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04 Nov. 2019 | Comments (0)
Recent scandals surrounding nonprofit organizations’ acceptance of financial contributions from controversial donors have placed a spotlight on when and how these organizations disclose their financial backers to the public as well as the tension in the nonprofit community between the privacy of valuable donors and the public’s need for transparency.
With rare exceptions, nonprofit organizations are not required to disclose the names of their donors to the public. It’s true that most nonprofit, tax exempt organizations in the United States are required to file tax returns annually, which include a list of all donors who contribute more than $5,000 in a tax year, but this listing is not made public by the Internal Revenue Service. Similarly, the Code of Ethical Standards for the Association of Fundraising Professionals (AFP) does not include a duty of nonprofits to disclose the names of their donors.
In fact, it’s quite the opposite.
While AFP’s 33-page Code of Ethical Principles and Standards of Professional Practice contains a number of standards that require adherence to the mission and values of their institutions (e.g., "Members shall not engage in activities that harm the members’ organization, clients, or profession" and "Members shall not engage in activities that conflict with their fiduciary, ethical, and legal obligations to their organizations and clients"), the Code makes great effort to protect the privacy and anonymity of an institution’s donors.
Standard 12 states: "Members shall not disclose privileged or confidential information to unauthorized parties." Under the guidelines issued on this Standard, members must honor and protect donors’ right to anonymity, and balance the obligation of their organizations to collect, record, and make public information with the right of prospective donors and donors to privacy.
But, is this the right approach for organizations who are formed for the public benefit and are exempt from paying taxes on their income as a result?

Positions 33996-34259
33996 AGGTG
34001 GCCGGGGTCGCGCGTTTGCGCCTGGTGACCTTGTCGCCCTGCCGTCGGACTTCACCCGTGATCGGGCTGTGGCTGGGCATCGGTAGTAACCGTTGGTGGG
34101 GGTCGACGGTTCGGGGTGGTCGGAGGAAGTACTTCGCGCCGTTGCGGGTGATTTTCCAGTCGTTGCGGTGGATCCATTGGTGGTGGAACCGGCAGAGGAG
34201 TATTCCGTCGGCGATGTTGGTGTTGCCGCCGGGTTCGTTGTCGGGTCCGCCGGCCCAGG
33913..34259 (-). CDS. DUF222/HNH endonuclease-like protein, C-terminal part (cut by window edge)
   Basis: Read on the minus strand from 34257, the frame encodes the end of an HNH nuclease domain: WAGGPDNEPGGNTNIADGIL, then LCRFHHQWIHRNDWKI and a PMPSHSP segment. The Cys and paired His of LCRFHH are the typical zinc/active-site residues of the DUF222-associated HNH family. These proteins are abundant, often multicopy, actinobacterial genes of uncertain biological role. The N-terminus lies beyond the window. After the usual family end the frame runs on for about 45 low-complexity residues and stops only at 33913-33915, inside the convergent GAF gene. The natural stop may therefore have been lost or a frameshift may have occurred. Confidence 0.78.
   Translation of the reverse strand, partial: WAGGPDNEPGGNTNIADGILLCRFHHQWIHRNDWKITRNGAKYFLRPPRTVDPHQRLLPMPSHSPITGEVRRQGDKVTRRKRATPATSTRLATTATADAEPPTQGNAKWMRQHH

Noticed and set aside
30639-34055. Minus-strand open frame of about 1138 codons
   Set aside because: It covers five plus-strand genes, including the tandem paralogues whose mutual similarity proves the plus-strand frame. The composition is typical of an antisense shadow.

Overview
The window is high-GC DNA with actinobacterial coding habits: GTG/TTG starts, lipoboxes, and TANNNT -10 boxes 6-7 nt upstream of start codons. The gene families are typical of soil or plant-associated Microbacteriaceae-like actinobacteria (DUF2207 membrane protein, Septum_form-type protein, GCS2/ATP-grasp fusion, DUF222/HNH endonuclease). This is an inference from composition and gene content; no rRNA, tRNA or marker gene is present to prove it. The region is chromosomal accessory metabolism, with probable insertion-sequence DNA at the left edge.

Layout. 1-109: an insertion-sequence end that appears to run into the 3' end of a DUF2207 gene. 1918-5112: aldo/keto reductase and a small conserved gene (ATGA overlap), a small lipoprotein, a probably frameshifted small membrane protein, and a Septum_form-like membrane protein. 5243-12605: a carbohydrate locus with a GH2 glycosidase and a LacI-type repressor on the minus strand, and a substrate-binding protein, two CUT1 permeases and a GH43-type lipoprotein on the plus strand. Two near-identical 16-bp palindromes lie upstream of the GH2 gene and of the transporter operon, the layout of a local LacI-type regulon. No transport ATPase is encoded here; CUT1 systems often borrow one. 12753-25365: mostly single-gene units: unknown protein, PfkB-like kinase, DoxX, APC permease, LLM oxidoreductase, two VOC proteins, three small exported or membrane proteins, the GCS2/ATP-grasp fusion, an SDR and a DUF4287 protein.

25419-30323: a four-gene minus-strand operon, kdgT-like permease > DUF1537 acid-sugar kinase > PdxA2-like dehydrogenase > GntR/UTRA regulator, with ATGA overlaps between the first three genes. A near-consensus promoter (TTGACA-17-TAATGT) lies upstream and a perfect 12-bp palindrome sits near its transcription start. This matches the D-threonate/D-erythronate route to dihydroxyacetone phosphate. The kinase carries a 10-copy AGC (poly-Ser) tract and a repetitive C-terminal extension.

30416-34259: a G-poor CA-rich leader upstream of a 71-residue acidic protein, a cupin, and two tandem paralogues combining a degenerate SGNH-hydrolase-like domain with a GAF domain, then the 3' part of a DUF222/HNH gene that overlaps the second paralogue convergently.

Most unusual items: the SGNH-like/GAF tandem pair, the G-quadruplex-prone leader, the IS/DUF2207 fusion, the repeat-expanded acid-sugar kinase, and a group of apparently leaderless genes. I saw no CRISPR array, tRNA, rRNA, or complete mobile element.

I posed this question to a small group of nonprofit leaders recently and heard both sides of the issue. Some stated that they disclose all their donors unequivocally, and do not accept anonymous contributions. Others respect the right of donors to be private, and worried that some donors might shy away from supporting their organizations if their gifts were made public.
One leader told me that some donors simply don’t want to be inundated with similar requests from other nonprofit organizations, preferring to stay anonymous and less hassled. With over one million nonprofit, tax exempt organizations operating (and soliciting funds) in the United States alone, one can sympathize with this position.
Who’s right? Should the right of the public to know who is sustaining our nonprofit organizations financially outweigh the right of individuals and institutions to privacy? Should fundraising professionals be obligated to choose one party over another?
One way to resolve this issue might be to make the IRS Form 990, Schedule B (Schedule of Contributors) public information. The IRS already collects this information (which doesn’t accept anonymous entries), and it already releases other parts of the tax form to the public. So, why not Schedule B?
Many nonprofit organizations already disclose the names of their donors in annual reports and other publications, and they already have to be thorough and truthful in their tax returns. So, if an individual donor really wants to stay anonymous, they can give to a third party like a United Way or community foundation that aggregates gifts and then makes grants to other nonprofit entities.
It seems a small price to pay to maintain the integrity of our nonprofit community while balancing the needs of the public and private donors. And, it might make it easier for fundraisers to fulfill the primary directive spelled out in their Code of Ethics to “practice their profession with integrity, honesty, truthfulness and adherence to the absolute obligation to safeguard the public trust.”
This piece was originally published by CSR Now!